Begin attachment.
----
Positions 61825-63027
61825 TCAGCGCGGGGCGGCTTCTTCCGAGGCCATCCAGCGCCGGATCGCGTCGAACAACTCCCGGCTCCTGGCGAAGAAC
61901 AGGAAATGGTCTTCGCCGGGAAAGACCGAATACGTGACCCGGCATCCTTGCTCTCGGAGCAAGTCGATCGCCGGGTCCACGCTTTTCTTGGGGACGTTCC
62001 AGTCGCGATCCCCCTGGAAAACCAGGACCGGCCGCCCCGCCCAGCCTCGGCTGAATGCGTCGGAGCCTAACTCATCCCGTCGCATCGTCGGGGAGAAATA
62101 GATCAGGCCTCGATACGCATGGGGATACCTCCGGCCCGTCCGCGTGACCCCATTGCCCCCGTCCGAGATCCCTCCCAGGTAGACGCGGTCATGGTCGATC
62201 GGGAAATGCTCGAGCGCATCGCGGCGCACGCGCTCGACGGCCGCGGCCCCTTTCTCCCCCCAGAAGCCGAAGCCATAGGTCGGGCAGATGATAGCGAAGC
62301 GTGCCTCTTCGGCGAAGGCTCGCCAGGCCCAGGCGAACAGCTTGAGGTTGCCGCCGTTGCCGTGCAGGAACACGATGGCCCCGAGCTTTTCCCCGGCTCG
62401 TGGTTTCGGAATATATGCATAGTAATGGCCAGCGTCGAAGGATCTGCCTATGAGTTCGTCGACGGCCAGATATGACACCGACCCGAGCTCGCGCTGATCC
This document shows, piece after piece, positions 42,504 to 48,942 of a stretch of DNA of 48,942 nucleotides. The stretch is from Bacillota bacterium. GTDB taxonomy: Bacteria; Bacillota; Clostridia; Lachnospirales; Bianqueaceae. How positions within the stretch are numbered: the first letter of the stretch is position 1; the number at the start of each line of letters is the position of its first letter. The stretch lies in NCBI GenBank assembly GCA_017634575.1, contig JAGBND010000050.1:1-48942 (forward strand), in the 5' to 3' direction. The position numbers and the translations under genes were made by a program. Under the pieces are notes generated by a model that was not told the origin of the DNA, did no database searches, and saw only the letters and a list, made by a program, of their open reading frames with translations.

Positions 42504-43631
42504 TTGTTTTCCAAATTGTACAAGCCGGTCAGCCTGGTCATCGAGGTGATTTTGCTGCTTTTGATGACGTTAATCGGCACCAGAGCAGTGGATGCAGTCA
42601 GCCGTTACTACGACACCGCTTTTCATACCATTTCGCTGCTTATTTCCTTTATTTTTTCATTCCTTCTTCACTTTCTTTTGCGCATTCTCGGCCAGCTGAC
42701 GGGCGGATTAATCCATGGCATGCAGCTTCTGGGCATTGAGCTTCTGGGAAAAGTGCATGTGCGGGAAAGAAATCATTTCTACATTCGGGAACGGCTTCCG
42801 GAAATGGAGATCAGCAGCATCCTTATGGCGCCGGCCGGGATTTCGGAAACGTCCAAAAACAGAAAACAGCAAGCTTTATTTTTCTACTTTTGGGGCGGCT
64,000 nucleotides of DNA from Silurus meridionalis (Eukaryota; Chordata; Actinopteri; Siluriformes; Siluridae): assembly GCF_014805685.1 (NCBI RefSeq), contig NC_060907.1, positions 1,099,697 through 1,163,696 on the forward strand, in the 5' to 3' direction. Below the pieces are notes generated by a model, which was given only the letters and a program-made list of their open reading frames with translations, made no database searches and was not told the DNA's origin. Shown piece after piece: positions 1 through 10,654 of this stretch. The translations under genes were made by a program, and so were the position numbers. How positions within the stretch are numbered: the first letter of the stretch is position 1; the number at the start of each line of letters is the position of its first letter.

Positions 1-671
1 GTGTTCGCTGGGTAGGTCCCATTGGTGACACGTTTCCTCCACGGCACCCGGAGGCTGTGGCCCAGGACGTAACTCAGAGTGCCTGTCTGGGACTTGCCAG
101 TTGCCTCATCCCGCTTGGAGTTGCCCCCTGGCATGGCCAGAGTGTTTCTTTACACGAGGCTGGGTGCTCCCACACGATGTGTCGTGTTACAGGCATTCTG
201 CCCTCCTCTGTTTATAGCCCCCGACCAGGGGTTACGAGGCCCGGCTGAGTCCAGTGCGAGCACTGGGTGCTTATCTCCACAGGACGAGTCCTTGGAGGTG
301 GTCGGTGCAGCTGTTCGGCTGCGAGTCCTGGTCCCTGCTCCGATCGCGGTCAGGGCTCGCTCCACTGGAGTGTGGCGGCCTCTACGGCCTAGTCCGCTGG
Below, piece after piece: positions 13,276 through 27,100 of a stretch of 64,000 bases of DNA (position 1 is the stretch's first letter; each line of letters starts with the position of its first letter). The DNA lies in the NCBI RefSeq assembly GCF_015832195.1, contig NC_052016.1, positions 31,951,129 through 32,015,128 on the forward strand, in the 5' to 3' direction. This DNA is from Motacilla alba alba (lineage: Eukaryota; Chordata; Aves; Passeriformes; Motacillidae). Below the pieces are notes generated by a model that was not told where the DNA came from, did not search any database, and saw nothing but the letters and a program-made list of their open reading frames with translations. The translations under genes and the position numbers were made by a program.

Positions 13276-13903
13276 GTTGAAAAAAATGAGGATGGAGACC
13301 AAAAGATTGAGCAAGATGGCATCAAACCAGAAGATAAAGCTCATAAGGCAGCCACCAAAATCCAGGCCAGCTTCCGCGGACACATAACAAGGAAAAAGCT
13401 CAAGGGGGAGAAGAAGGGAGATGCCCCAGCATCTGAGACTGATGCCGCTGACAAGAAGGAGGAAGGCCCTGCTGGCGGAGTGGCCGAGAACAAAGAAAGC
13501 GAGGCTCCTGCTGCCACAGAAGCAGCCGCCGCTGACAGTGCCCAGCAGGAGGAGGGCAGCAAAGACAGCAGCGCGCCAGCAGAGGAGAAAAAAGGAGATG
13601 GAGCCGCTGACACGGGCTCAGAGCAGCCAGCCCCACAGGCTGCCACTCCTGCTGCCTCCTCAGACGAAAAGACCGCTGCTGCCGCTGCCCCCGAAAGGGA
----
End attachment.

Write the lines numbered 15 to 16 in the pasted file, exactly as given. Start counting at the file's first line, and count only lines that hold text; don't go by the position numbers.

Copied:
64,000 nucleotides of DNA from Silurus meridionalis (Eukaryota; Chordata; Actinopteri; Siluriformes; Siluridae): assembly GCF_014805685.1 (NCBI RefSeq), contig NC_060907.1, positions 1,099,697 through 1,163,696 on the forward strand, in the 5' to 3' direction. Below the pieces are notes generated by a model, which was given only the letters and a program-made list of their open reading frames with translations, made no database searches and was not told the DNA's origin. Shown piece after piece: positions 1 through 10,654 of this stretch. The translations under genes were made by a program, and so were the position numbers. How positions within the stretch are numbered: the first letter of the stretch is position 1; the number at the start of each line of letters is the position of its first letter.

Positions 1-671